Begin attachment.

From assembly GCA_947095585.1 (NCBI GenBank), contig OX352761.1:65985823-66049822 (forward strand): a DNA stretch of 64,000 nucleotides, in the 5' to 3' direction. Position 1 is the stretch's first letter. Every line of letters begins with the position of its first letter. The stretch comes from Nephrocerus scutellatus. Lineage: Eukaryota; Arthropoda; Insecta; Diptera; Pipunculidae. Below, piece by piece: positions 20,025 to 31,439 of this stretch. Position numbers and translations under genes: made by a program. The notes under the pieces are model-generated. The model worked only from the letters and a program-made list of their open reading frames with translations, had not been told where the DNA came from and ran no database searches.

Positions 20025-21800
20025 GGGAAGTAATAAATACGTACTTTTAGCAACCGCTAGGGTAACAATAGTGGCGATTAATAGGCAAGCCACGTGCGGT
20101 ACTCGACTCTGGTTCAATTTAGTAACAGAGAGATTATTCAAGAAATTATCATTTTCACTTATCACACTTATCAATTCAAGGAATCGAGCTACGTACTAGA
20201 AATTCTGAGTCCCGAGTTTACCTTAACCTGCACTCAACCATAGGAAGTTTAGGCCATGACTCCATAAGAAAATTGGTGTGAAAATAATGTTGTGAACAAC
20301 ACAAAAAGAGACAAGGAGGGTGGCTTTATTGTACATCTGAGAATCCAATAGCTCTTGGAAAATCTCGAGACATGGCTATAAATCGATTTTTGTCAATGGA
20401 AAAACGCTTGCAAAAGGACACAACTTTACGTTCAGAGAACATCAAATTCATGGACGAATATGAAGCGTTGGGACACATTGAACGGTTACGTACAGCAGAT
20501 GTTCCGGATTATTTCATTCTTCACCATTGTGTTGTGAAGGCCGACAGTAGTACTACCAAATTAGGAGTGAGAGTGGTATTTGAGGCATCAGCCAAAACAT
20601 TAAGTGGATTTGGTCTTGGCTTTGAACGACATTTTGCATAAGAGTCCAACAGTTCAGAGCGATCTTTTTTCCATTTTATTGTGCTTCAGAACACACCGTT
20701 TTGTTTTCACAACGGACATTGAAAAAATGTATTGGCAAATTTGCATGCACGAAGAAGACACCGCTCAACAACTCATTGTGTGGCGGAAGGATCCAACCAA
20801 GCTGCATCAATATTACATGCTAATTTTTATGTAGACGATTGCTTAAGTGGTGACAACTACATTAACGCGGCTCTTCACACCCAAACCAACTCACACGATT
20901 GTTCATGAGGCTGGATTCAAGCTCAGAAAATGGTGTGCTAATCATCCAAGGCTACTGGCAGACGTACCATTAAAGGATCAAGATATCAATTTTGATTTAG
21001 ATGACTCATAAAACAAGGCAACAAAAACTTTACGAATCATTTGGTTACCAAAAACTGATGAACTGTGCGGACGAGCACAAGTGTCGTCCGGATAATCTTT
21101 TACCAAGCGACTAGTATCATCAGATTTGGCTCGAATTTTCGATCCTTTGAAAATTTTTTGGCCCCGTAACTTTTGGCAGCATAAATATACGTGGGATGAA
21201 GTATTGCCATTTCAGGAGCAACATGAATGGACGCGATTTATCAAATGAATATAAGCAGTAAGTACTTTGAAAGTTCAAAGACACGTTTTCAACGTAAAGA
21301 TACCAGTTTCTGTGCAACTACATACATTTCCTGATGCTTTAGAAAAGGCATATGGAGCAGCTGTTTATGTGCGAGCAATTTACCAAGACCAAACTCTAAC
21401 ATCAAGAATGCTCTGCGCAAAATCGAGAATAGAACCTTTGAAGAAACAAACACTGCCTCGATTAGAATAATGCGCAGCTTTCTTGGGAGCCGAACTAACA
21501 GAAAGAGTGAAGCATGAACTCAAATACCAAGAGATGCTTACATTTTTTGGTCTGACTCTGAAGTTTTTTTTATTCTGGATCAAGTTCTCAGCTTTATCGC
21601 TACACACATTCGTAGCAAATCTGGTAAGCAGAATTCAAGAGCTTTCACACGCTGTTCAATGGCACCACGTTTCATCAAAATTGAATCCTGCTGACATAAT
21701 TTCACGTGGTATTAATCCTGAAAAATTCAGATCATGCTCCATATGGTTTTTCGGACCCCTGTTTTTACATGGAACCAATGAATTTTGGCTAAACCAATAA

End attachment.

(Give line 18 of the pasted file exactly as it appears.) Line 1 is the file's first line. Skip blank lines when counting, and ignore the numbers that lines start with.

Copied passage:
21501 GAAAGAGTGAAGCATGAACTCAAATACCAAGAGATGCTTACATTTTTTGGTCTGACTCTGAAGTTTTTTTTATTCTGGATCAAGTTCTCAGCTTTATCGC